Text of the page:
Food labels: when to take a pass

Philip J. Goscienski, M.D.

May 2010

The nutrition labels on packaged food should give you the kind of information that will allow you to make healthy decisions but they are more likely to benefit the manufacturer than the consumer. Some of the information is not of much help and some is simply misleading.

Calories are listed per serving but it may not be obvious that there could be several servings in single package. When chocolate bars became popular the entire package contained a single serving — about 2 ounces. Today's bars typically hold 2.5 servings, but who would eat less than half a bar or leave a half-serving in that wrapper?

We expect that the main ingredient in our favorite cereal would be wheat or oats or corn but in reality it's likely to be sugar. That's not apparent on the label because the government allows manufacturers to list each sugar separately. If they had to lump together all the sugar aliases such as corn syrup, brown sugar, dextrose, malt syrup, honey or the several other forms of sugar they would outweigh the flour and thus have to be listed first.

Partially hydrogenated is a code term that designates trans fat and if a product contains less than 0.5 grams of that ingredient the government allows it to be listed as zero. Since zero is the amount of trans fat that should be in our diet because it damages blood vessels (hence the government-imposed limitation) even a couple of grams a day can cause accumulated damage. About 5 servings a day of foods that each contain a just-under-the-limit amount of .45 grams will exceed the amount that we know is harmful. Instead of relying on the misleading listing of trans fat, simply avoid any food that contains partially hydrogenated anything.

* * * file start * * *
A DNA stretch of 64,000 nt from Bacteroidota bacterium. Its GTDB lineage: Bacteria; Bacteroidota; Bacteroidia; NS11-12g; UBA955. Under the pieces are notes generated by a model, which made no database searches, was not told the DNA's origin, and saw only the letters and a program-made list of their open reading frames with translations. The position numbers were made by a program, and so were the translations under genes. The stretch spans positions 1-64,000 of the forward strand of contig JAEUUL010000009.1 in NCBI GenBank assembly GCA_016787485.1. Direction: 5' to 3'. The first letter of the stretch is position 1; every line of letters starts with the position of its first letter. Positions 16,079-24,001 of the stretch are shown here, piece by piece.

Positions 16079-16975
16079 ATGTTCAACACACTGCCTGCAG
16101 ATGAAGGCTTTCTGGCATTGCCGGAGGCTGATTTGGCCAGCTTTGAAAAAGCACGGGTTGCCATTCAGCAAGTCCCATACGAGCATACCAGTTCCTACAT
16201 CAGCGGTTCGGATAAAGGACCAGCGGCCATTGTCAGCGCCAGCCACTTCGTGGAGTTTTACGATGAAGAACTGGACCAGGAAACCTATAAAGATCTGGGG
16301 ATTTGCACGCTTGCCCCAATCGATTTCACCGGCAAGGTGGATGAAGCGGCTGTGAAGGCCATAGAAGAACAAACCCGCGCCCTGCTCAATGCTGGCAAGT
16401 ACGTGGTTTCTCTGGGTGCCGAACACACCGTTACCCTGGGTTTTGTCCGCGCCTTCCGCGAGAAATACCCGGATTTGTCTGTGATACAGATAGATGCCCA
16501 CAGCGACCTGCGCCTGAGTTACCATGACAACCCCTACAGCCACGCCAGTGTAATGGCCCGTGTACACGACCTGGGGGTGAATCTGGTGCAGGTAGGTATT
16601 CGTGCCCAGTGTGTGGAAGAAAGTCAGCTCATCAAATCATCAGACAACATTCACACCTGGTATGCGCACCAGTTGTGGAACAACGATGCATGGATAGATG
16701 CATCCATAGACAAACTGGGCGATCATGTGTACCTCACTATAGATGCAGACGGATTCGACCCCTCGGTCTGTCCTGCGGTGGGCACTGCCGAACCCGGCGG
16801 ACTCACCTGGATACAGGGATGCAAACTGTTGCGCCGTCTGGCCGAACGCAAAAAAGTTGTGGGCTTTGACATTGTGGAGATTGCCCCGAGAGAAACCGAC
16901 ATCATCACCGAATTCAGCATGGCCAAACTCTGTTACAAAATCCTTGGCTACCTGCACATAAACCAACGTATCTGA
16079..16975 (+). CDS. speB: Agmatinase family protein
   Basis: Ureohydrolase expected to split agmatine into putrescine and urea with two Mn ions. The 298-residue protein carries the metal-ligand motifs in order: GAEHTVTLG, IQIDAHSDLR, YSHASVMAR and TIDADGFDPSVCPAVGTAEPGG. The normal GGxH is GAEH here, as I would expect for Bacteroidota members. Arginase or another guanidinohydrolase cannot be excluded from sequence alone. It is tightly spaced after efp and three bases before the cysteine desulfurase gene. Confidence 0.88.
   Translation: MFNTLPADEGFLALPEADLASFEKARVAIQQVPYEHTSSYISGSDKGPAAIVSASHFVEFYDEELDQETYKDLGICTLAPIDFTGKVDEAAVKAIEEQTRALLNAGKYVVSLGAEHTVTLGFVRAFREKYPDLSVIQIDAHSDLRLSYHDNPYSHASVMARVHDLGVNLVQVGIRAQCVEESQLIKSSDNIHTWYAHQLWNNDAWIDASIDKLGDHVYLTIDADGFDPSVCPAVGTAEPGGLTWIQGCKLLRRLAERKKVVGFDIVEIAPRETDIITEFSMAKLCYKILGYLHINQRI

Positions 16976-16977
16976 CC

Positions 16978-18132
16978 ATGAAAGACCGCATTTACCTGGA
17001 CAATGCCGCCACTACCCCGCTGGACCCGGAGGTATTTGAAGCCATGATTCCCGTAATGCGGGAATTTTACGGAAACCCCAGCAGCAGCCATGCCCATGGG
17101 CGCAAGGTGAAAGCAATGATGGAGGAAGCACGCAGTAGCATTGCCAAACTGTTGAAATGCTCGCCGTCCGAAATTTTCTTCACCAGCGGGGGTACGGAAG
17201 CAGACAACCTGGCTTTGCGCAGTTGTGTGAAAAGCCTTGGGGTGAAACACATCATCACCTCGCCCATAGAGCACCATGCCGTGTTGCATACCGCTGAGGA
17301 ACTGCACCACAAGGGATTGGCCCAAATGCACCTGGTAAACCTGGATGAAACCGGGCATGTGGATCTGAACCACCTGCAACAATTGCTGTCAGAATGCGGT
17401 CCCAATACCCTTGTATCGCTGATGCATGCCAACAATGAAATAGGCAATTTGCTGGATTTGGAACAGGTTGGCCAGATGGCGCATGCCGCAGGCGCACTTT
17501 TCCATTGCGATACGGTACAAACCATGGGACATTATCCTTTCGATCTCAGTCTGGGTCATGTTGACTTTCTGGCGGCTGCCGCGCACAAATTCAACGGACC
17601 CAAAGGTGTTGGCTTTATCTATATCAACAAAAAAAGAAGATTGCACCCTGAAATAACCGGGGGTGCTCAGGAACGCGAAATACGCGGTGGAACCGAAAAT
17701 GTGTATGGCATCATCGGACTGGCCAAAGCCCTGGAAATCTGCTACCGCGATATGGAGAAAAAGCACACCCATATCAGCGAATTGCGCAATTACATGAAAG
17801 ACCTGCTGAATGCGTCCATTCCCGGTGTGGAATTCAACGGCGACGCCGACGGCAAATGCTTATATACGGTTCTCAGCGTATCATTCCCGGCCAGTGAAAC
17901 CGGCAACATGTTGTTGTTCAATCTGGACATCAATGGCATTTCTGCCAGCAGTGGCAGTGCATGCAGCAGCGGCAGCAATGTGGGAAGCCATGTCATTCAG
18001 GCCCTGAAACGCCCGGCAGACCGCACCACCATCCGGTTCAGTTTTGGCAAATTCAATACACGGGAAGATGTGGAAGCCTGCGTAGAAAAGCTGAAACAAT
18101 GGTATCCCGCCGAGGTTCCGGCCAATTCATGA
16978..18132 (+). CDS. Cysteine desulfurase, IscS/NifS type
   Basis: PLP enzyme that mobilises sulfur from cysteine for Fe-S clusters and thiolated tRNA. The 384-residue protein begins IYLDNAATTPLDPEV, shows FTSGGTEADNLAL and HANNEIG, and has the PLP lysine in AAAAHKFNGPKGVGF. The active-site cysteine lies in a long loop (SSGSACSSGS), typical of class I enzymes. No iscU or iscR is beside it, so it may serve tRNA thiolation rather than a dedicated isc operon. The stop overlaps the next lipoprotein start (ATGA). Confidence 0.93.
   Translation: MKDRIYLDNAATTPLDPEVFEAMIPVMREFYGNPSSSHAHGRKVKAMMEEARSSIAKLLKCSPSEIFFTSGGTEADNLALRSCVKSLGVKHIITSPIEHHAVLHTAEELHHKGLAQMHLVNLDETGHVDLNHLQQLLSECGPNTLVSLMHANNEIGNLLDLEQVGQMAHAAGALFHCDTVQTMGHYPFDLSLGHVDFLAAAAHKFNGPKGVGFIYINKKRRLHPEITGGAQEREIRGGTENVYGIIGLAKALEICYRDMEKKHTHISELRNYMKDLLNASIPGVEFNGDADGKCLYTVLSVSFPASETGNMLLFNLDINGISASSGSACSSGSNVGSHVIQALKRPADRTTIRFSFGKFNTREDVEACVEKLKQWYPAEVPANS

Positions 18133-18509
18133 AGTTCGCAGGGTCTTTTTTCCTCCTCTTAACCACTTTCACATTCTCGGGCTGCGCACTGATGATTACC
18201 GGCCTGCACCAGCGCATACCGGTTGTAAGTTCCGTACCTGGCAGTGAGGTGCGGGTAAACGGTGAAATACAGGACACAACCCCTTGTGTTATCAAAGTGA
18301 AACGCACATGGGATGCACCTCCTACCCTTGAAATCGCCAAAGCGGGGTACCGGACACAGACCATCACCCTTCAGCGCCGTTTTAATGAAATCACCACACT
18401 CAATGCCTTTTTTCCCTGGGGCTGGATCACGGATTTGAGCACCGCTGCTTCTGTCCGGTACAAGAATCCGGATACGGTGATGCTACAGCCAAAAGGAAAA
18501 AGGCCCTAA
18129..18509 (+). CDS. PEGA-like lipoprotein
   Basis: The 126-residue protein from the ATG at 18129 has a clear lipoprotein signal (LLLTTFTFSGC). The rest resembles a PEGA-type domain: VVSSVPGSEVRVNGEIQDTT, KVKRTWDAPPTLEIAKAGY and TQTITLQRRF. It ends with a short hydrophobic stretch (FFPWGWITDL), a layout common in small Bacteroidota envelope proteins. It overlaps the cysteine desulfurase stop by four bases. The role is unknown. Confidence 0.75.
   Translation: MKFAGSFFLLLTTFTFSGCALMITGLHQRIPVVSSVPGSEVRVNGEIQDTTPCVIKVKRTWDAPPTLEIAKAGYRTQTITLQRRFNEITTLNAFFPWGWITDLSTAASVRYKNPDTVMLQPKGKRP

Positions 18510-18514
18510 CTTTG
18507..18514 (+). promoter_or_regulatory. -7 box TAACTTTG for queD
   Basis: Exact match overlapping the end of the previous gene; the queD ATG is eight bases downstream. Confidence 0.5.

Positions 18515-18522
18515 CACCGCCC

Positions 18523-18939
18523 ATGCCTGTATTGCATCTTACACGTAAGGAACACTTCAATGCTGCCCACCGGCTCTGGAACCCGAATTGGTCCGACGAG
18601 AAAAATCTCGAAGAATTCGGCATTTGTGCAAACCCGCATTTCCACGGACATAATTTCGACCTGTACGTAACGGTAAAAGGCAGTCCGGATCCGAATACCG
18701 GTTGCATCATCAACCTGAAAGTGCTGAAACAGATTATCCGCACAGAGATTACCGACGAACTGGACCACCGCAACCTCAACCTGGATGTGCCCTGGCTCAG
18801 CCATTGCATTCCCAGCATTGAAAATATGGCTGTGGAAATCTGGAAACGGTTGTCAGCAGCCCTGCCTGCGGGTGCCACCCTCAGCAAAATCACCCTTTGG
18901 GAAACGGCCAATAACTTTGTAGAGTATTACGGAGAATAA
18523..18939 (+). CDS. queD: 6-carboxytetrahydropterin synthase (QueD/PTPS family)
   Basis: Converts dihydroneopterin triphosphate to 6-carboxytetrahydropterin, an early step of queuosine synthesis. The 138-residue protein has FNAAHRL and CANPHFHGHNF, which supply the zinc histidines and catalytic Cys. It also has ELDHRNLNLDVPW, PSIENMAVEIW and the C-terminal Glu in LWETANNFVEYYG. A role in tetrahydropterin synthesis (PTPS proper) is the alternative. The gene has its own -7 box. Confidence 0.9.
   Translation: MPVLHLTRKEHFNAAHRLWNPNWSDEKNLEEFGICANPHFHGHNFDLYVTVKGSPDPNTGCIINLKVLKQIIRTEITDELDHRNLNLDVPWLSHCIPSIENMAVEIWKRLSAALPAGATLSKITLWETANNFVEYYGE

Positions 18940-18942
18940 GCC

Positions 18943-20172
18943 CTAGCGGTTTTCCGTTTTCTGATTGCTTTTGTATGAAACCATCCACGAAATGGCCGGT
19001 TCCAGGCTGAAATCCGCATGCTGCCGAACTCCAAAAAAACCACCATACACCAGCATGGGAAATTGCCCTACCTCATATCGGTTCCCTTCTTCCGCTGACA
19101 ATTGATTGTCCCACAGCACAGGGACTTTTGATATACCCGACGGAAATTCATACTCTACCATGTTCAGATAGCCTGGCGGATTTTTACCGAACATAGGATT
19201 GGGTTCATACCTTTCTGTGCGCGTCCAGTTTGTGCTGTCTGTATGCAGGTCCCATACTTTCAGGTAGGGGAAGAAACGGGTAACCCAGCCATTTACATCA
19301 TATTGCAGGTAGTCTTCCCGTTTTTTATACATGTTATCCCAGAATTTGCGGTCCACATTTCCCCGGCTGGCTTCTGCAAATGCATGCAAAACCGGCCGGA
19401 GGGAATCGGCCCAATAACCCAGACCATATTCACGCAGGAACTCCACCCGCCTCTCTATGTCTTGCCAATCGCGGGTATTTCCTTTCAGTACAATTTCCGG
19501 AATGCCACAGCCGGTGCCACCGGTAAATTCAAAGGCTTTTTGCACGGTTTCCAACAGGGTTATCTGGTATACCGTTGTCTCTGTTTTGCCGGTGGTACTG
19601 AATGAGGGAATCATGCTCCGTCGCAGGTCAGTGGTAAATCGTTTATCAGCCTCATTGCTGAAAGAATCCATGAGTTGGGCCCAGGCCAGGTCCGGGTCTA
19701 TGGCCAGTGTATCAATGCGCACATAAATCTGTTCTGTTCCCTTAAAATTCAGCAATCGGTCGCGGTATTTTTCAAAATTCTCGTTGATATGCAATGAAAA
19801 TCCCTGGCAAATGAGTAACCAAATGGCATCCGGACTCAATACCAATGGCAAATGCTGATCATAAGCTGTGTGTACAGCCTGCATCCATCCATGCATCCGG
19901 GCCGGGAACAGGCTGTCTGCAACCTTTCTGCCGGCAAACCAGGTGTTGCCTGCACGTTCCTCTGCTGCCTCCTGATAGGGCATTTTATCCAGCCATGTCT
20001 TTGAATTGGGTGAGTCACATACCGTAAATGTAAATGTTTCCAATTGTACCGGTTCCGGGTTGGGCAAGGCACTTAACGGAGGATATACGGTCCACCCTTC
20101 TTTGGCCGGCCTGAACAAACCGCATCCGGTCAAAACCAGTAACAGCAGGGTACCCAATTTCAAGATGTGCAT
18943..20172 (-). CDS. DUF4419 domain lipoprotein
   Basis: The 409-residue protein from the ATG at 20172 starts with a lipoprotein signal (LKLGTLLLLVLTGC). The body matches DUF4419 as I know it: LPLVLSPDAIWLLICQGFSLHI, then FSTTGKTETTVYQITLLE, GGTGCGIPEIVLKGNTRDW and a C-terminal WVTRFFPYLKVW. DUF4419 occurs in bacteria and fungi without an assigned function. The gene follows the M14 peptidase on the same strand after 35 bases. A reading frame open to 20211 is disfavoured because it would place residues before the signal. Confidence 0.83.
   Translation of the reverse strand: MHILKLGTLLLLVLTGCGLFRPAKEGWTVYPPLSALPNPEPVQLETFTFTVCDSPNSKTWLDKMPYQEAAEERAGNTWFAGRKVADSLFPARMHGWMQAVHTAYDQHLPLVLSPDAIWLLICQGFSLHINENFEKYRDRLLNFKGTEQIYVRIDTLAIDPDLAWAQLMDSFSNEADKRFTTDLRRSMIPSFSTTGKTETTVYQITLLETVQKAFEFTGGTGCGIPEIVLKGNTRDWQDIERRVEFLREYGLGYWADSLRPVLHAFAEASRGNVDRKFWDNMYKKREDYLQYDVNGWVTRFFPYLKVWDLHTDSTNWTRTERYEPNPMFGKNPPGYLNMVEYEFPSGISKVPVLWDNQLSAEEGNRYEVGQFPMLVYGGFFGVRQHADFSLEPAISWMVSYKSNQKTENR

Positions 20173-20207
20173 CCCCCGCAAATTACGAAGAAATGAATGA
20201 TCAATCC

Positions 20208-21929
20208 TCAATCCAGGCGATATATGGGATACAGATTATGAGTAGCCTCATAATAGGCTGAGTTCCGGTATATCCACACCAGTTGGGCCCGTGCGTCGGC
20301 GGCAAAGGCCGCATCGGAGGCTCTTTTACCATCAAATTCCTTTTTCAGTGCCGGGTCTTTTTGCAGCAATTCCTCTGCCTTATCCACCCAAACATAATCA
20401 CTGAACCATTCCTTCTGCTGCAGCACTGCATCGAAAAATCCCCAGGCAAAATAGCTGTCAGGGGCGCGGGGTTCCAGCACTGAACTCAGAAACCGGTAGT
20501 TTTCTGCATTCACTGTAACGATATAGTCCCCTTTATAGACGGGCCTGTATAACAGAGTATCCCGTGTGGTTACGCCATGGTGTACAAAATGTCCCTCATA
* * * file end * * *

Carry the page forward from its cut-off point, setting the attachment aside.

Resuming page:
It's hard to avoid high fructose corn syrup. Manufacturers love it because it's cheap and consumers love it because it makes food taste good. That's why you'll find it in everything from spaghetti sauce to salad dressing. The amount of fructose in a piece of fruit is fine but we consume way too much and some nutritionists fear that it contributes to our current obesity epidemic.

Nutrition labels list the content of sodium, an important mineral but one that we consume in excess. Pass over anything that contains more than 500 milligrams per serving, which is about one-fifth of what ought to be our daily limit.

Philip J. Goscienski, M.D. is the author of Health Secrets of the Stone Age, Better Life Publishers 2005. Contact him at